What could be better than a summer day on the Catamount Trail? Other than a winter day, I’m not sure there is anything better. Last Friday we scouted Section 18 to plan several trail improvements. Section 18 is one of the more rugged sections, and our efforts to make improvements have spanned many years and many projects. This summer we are going to have another go at making this unique section of trail a more enjoyable ski.
Our day started off at the West Hill House, a great Bed & Breakfast tucked into the woods of Warren, VT. Owners Peter and Susan MacLaren have been good friends of the CTA and were willing to help shuttle us to the trailhead so we could hike back to our car. We hopped into their electric car, which had been plugged into their parking lot charging station. Peter explained that installing an EV charging station put the West Hill House within range of several major cities for folks driving a Tesla or similar electric vehicle.
Peter dropped us off at the top of Lincoln Gap, where a parking lot provides access to both the Long Trail and Catamount Trail. We took the trail less traveled and plunged into the woods. From Lincoln Gap, the Catamount Trail zigs and zags through mossy evergreen forest, just above 2,500 feet. Up high the scraggly vegetation had encroached on the trail, so we marked a number of areas to widen.
Next on the to-do list was to scout a possible re-route for a short section of trail that drops steeply to a stream crossing and then laboriously climbs back up. A previous scouting trip had laid out a possible re-route along higher ground, so we took the time to flesh out that new route, which we plan to implement later in the summer. Laying out the new route is a fun process, but there is plenty to take into consideration.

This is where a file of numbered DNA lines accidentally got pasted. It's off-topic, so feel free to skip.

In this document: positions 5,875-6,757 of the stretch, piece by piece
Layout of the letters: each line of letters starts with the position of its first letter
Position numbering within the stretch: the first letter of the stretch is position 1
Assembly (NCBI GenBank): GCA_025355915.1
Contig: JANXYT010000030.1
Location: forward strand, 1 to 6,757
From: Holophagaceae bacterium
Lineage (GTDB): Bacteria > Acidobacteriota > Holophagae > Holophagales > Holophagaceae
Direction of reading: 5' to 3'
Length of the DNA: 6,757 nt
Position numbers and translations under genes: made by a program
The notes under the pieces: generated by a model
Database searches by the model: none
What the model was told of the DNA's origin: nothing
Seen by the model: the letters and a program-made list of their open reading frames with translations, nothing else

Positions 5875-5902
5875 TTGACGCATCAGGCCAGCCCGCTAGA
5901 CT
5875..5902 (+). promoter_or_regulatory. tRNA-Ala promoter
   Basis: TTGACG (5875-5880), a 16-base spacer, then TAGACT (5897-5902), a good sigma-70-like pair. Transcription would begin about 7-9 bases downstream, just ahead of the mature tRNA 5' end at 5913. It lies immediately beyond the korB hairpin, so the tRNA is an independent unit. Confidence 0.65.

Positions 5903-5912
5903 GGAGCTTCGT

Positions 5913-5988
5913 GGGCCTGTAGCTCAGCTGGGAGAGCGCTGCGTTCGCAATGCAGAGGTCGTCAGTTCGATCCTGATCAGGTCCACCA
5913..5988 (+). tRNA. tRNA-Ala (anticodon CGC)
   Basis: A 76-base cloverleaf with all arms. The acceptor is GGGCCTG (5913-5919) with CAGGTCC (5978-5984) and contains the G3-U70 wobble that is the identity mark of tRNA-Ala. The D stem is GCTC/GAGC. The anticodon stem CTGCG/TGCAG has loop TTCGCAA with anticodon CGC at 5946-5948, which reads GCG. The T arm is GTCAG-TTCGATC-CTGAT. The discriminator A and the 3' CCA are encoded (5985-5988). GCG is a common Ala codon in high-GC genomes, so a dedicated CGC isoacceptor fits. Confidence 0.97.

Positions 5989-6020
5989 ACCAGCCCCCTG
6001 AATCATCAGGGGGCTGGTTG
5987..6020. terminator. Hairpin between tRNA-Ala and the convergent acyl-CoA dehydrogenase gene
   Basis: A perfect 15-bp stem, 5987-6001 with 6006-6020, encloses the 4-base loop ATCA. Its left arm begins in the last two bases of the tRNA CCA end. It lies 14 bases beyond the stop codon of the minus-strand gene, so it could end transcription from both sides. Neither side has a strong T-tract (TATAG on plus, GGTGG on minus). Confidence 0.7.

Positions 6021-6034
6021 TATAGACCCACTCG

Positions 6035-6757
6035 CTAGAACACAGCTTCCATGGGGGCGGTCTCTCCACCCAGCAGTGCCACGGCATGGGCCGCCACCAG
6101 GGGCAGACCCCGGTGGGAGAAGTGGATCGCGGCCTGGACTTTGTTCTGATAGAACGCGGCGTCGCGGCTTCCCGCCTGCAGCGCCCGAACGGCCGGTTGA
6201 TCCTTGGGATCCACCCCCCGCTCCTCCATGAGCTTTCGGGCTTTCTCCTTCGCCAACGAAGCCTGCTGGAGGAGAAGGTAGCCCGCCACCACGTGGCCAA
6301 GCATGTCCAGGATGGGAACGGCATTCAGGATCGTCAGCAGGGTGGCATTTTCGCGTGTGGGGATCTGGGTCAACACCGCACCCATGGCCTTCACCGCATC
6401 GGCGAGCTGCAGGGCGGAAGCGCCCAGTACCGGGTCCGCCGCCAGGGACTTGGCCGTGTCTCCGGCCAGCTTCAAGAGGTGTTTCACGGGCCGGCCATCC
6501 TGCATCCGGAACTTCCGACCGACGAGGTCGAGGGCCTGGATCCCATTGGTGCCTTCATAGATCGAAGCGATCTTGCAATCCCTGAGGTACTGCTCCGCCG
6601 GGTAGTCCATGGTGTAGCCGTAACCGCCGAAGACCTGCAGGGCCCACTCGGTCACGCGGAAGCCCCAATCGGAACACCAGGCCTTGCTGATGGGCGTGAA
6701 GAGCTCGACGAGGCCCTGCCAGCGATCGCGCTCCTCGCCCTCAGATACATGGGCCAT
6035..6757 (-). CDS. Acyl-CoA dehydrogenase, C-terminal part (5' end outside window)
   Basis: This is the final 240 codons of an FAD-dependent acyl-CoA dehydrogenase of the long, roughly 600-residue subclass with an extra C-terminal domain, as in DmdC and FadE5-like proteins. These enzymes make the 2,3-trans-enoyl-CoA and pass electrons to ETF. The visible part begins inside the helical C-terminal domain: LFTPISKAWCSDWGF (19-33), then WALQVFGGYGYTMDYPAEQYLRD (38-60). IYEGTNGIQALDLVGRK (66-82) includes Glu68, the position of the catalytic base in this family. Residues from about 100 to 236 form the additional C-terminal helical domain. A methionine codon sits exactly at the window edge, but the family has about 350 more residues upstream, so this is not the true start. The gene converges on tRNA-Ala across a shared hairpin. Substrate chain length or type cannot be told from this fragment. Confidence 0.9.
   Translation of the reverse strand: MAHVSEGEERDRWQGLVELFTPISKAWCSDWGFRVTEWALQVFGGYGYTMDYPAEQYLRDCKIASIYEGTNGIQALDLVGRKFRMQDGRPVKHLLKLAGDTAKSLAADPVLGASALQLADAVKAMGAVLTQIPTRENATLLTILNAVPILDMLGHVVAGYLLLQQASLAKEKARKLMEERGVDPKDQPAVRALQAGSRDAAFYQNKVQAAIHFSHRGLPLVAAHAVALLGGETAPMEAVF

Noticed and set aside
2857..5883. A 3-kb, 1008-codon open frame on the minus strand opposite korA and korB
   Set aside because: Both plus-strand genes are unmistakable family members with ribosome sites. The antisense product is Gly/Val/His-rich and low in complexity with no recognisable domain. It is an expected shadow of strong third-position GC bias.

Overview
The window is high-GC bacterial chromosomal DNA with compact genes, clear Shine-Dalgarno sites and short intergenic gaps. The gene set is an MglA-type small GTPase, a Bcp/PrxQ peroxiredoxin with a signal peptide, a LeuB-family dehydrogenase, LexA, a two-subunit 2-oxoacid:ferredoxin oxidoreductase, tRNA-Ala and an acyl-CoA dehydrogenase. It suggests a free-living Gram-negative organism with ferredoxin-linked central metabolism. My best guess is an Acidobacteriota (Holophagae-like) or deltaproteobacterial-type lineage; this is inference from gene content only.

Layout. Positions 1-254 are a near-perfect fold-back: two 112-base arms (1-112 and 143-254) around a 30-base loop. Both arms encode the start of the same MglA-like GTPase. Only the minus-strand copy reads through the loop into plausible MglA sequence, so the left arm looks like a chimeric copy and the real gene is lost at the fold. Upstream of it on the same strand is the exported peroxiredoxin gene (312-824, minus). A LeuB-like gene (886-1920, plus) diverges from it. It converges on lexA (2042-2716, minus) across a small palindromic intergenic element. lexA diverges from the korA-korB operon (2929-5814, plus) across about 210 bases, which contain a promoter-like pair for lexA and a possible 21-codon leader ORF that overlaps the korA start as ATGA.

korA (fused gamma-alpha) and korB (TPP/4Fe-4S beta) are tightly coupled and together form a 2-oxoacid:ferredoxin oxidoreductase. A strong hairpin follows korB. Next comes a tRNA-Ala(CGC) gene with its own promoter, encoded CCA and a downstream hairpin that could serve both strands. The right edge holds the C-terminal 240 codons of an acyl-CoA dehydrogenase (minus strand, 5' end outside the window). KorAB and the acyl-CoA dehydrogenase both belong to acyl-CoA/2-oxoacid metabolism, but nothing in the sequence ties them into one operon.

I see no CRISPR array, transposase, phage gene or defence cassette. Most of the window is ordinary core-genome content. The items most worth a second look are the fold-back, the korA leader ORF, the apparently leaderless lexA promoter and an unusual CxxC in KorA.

- Will it be accessible and enjoyable to a wide spectrum of skiers?
- Will it damage rare plant communities?
- Is it feasible to build/maintain with our corps of Trail Chiefs and other volunteers?
- Is it a short term patch or long term fix?
- How will it look in the winter, covered with ice and snow?
The list goes on, and we hope that the thoughtful process will lead to a trail that meets a variety of needs and preferences.
Eventually, the trail enters a hardwood-dominant patch of forest, and crosses several streams. The heavy rain in prior days was evident, as these drainages and their surroundings were saturated with water. We’ll be doing work to improve the drainage and thinning the vegetation near crossings to give skiers more options for crossing.
In other areas, like the one pictured above, the trail needs a good old fashioned haircut. Our trail work along this section will include plenty of hiking and lopping. Luckily, these areas were mostly spared from winter storm damage.
Along the way, we found this huge, hollowed out log. It was tempting to climb inside…. until I saw the spiders. As per usual, our day on the Catamount Trail included a number of other wildlife sightings, most notably several encounters with families of Ruffed Grouse. As we encountered these woodland birds, the female would explode onto the trail, vocalizing loudly and feigning a broken wing to lure us, the potential predators, away from her brood. While we were distracted by the female, the chicks would zoom away in the opposite direction. Never a dull moment on the trail!
While bushwhacking for an alternate entrance/exit skid trail, we came across this delightful swimming hole. The pool was about 5 feet deep at the deepest point, with a gorgeous mountain waterfall backdrop. Swimming holes aren’t much good for Catamount Trail skiers, but it was a welcome sight for footsore Catamount Trail hikers!
If you’d like to help us improve Section 18,
email firstname.lastname@example.org for more information!